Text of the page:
Steve starred in my first feature film, Mr. Id. The film is not very good, but Steve’s performance is outstanding. It’s the only reason to watch the damn movie. Before we shot the movie, I told Steve to watch every Bogart movie he could find. He did. And he channeled Bogart like he was the man’s ghost. There’s a particular scene where he’s confronting a woman who owes him money and refuses to pay with cash. If you close your eyes when you watch that scene, it’s hard to believe it’s not Bogey and Bacall going at it. I guess Steve was a bit of a method actor because he really took to the Bukowski lifestyle (the character he played, Jack Maggot, was based on Bukowski) during the shoot—drinking a lot and trying to score with every woman on the set. He didn’t act quite so wild in his normal life (though there were nights in Los Angeles I had to wrestle his car keys from him and insist on driving, something he absolutely hated).
I walked off the set of Mr. Id halfway through the shoot. It was the nastiest crew ever assembled for a movie and the producer made it clear that I didn’t have his support. Steve was the only person who tried to keep me from leaving. He said I’d regret it and, ultimately, he was right. My “career” as a movie director never quite recovered.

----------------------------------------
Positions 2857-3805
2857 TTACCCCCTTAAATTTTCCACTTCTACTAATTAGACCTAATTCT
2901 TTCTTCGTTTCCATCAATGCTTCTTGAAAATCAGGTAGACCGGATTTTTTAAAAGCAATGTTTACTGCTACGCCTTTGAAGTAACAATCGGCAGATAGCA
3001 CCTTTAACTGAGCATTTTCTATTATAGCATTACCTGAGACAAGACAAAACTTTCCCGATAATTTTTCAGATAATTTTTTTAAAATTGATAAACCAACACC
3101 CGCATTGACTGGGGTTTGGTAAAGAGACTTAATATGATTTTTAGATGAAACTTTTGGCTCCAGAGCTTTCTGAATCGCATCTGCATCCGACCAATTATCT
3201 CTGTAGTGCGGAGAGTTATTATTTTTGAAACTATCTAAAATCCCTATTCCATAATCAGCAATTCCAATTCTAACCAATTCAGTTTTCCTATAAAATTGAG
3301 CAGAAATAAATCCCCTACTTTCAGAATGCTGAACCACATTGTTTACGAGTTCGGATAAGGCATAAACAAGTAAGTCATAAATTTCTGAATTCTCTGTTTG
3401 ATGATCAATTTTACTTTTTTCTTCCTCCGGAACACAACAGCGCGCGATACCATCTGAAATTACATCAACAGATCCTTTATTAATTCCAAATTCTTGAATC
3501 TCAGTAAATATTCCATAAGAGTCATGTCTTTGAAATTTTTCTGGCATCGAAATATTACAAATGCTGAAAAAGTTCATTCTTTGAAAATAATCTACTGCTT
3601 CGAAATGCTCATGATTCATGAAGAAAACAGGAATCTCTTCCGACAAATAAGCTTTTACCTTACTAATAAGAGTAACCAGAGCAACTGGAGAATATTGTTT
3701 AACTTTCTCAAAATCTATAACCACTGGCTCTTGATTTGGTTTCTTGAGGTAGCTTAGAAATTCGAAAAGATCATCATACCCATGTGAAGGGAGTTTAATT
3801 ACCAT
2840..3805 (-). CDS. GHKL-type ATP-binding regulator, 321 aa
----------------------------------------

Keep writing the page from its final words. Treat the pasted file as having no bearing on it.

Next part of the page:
For reasons Steve would never make clear, his career never went to the places it should have either. He starred in Amongst Friends, an independent film about Jewish kids getting into crime, directed by Rob Weiss, who was one of the creators of Entourage. For a few moments in 1993, it looked like Steve would become a big name in Hollywood—this was the final, glorious year of Sundance, when independent films actually were independent—but something happened. Steve refused to star in big budget movies, and I think that hurt him. His only other major film was Bandwagon, which a lot of people like. He made other movies (including Mr. Id), but he never achieved the success I think his talent deserved.
When I lived in L.A., things were often difficult and I had few places to go where I could commiserate with other people who were struggling to pay their bills and find a way into the movie business. Steve was the only reliable friend I had there. He was a typical actor with typical actor foibles, but I could see that, underneath the shields he put up to maintain the attitude required to survive in Hollywood, he was a very good person. It’s very sad to know his kindness is no longer a part of this world.